Going forward, companies will start working more on Pull Mode of SCM rather than Push Mode.(i.e. Made-to-Order scenario rather than Stocking).

Another possibility could be selling in standard pack quantityy (no break-bulking) or design the products in Easy to Assemble.

In the above cases, they can directly deliver the goods to the consumer instead of stocking & distributing. This will shrink the Warehouse space requirement.

There's a video on YouTube that demonstrates this actual concept.

On another note, Partha makes a valid observation about the market dynamics in developing Asian countries wherein the consumer profile or even political interests may either not permit or might make it challenging for bulk sales to be economical. Take the example of the warehouse sales concept- Metro Markets in India wherein sales are restricted only to businesses due to political motivation vs. the Costco/BJs/Sams Club model in the US.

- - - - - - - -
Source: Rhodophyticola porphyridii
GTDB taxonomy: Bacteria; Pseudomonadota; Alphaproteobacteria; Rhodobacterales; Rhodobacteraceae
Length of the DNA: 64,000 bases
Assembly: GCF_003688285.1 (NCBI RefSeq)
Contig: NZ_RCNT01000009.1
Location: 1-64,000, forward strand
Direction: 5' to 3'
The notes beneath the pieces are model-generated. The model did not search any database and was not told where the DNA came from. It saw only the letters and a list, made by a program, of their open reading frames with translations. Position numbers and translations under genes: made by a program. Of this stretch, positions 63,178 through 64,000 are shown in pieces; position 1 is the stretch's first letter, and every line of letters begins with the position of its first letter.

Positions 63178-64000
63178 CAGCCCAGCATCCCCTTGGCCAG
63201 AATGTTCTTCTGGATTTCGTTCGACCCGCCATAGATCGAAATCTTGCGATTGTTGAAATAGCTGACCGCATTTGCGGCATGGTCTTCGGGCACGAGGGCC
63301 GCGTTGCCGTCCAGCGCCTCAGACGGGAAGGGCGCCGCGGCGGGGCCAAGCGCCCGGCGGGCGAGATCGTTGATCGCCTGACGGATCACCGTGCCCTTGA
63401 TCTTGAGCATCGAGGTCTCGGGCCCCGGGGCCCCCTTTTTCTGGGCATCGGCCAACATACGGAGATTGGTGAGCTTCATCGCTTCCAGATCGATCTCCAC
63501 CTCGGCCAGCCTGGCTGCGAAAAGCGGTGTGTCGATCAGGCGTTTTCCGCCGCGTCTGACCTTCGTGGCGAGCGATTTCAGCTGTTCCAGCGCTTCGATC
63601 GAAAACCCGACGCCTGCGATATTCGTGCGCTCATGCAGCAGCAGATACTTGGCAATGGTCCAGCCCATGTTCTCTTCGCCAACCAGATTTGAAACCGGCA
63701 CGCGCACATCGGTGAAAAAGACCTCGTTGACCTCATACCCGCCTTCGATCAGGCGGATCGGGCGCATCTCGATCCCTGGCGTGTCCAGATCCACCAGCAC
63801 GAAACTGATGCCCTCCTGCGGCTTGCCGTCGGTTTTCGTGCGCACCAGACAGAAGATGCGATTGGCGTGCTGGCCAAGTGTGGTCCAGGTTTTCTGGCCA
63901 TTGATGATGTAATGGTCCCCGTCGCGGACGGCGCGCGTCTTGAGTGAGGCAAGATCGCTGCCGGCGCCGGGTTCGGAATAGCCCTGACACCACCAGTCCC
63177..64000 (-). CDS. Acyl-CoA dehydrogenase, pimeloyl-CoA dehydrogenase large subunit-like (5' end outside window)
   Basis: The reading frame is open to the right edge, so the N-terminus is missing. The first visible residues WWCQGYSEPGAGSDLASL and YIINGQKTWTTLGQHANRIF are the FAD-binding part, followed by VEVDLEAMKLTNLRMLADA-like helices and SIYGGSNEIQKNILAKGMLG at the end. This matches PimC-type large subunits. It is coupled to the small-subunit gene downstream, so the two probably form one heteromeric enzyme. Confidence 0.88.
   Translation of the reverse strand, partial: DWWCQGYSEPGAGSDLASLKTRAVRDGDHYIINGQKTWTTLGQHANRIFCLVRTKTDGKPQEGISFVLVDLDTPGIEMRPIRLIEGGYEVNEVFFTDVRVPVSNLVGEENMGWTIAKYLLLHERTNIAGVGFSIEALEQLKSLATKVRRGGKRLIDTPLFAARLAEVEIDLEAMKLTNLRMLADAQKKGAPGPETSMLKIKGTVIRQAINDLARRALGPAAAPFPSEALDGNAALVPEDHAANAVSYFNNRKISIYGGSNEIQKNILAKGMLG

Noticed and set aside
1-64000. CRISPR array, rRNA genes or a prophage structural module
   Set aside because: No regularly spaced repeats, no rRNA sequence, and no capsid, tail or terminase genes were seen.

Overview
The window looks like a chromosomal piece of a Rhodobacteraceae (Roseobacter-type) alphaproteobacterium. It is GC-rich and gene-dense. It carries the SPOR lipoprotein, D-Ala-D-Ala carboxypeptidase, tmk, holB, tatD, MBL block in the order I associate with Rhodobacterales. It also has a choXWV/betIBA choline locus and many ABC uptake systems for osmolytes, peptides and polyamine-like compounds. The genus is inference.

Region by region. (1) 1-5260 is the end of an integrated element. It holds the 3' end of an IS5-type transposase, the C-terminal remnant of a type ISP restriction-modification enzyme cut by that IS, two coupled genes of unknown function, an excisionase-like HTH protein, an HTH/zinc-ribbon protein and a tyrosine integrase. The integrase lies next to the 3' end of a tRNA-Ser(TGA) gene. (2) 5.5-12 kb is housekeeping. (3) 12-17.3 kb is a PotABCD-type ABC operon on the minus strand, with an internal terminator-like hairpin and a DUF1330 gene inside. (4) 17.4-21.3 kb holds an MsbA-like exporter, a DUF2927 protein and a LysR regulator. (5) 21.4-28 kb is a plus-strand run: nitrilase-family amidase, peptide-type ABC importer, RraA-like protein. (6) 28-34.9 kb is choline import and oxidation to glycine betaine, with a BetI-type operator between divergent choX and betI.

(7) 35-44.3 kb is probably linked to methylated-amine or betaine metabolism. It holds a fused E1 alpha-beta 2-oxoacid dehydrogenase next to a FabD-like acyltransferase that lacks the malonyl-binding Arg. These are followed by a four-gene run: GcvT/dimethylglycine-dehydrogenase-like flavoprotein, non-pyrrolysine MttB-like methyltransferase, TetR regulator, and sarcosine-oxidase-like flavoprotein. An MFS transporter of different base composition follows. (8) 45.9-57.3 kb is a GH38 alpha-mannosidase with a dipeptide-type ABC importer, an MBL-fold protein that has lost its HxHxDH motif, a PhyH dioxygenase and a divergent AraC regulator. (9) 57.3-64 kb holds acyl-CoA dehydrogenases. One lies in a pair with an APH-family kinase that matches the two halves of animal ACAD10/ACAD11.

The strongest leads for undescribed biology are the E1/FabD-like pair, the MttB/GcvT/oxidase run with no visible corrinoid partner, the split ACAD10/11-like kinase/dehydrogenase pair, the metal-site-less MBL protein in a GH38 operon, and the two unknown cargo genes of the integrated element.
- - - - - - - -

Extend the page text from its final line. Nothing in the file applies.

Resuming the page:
Not that I support Cargill, but here's an interesting advert Cargill runs in the US markets (and may be elsewhere) to demonstrate the need to reach micromarkets. Tiendas(small shops, or in Desi-speak, the neighborhood baniya) in Mexico are featured in this ad.

URL: (PDF download from Cargill's website)